Wojtek the Bear bound for success at Fringe 2012
- Laura Ennor
- 24 July 2012
This article is from 2012.
How the Polish/Syrian/Persian bear became an international phenomenon
Laura Ennor discovers how the real-life tale of a Persian bear who fought in World War II and lived out his days in Edinburgh Zoo has become an international phenomenon
For all that the theatre is a showcase for the power of the imagination, sometimes real life gifts you a story that’s better than anything anyone could make up. The life of Wojtek the soldier bear is one such case – and that’s what makes it all the more surprising that, after a documentary, books, countless websites and even a special brew from the Beartown Beer Company have honoured him, Edinburgh’s Theatre Objektiv are only now staging his story for the first time.
Anyone who visited Edinburgh Zoo in the 1950s or early 60s, or grew up in a Polish community will almost certainly know Wojtek already. For those that don’t: in Persia in 1942, a boy sold an orphaned bear cub to some soldiers from the Second Polish Corps. One, Piotr Prendys, took particular care of him, earning him the nickname ‘Mama Bear’ among his comrades. Wojtek became a fully signed up member of the Polish army, travelling around Europe with his unit, carrying shells at the Battle of Monte Cassino and becoming a mascot for soldiers who had little else left to love. When the war ended the unit was sent to a re-settlement camp in Berwickshire, and from there, when his ‘mother’ had to move to London to find work, Wojtek was taken to Edinburgh Zoo to live out his days.
There, the young son of a Polish immigrant attended the school next door to the Zoo and knew about the bear. Skip forward around 50 years and Raymond Raszkowski Ross is a writer with his own theatre company, who has written a play about the relationship between the bear and Prendys which, after a short Edinburgh run in June, is already garnering international attention. ‘What’s become really fascinating,’ he says, ‘is that we opened a Facebook page for the show and we linked to this Wojtek site in Krakow, and now we get people from all over the world … people are posting up pictures of Wojtek from when their dad took them to the Zoo in the 50s. It’s kind of taking off. He was much more important and interesting than the pandas, you know?’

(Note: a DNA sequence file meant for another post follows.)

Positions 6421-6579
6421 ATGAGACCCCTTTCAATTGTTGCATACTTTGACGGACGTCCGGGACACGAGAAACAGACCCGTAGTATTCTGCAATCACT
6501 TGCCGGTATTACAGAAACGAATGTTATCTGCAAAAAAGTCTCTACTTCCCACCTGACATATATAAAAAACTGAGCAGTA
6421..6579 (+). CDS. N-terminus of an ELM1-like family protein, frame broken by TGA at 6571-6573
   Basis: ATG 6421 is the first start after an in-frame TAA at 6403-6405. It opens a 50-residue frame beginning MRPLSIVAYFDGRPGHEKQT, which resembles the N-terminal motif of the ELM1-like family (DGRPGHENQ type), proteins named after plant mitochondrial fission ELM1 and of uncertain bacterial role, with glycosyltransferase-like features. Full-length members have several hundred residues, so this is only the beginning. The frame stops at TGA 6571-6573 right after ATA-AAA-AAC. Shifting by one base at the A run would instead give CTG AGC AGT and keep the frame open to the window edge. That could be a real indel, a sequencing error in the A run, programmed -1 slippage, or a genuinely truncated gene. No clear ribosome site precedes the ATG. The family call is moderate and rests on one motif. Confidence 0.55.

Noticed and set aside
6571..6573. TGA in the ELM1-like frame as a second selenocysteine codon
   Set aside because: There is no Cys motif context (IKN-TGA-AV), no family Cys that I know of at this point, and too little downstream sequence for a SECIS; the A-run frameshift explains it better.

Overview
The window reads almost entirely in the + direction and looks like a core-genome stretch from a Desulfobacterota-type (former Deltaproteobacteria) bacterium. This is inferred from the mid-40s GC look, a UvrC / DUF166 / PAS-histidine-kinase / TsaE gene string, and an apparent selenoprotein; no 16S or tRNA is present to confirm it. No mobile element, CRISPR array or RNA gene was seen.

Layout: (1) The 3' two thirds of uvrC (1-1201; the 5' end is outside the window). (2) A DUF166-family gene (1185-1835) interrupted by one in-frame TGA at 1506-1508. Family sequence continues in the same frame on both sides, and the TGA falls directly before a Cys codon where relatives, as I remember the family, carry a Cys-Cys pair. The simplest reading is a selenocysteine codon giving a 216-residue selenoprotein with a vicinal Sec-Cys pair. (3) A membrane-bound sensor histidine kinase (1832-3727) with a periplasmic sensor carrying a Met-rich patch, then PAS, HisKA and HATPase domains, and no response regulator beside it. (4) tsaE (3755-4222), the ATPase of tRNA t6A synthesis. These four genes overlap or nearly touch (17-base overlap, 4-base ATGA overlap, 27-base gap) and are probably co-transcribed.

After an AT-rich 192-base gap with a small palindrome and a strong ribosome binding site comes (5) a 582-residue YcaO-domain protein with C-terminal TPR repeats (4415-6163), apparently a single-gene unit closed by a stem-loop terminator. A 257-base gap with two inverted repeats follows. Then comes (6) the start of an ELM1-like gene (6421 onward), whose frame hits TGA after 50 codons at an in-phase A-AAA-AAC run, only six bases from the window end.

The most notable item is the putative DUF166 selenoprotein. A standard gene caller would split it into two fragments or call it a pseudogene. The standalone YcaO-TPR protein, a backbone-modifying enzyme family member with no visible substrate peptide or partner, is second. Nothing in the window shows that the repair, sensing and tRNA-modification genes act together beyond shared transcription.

While harsh economic necessity dictated that in real life Wojtek and Piotr Prendys never met again, the play imagines they do, and together they look back over this remarkable story, seeking forgiveness for the loneliness of their later years. From the beginning Ross know that there would be no bear costume, no mask or claws: instead actors James Sutherland and John McColl appear plainly dressed on a simple set, with only their words and actions – and the plaintive fiddle sounds of musician Sue Muir – to evoke a moving journey across countries and decades.
Certainly a beer drinking, ceilidh-dancing bear who likes to wrestle his soldier comrades has comic potential, but there’s more depth to the story than that – through his life and that of Prendys, Theatre Objektiv tells the story of Poland’s World War II and the Free Polish Forces afterwards. ‘He was a very comic character,’ says Ross, ‘but there was something uncanny about him. I think because in the Northern Hemisphere we never had apes … there’s a lot of mythology around the bear because it’s the animal that most closely resembles the human in form … The bear was seen as somewhere between man and god, and that comes into effect in the play – Wojtek’s not just this funny cuddly wee thing, he’s closer to nature than man can be, and he doesn’t understand why they make war, for example, although he takes part in it.’ It’s this ultimate outsider perspective – that of an animal – that should for an affecting take on human history, intertwined with a story of rare closeness between one man and one beast.
Wojtek the Bear, Hill Street Theatre, 226 6522, 4–26 Aug (not 14), 4.30pm, £11–£12 (£9–£10). Previews 2 & 3 Aug, £5.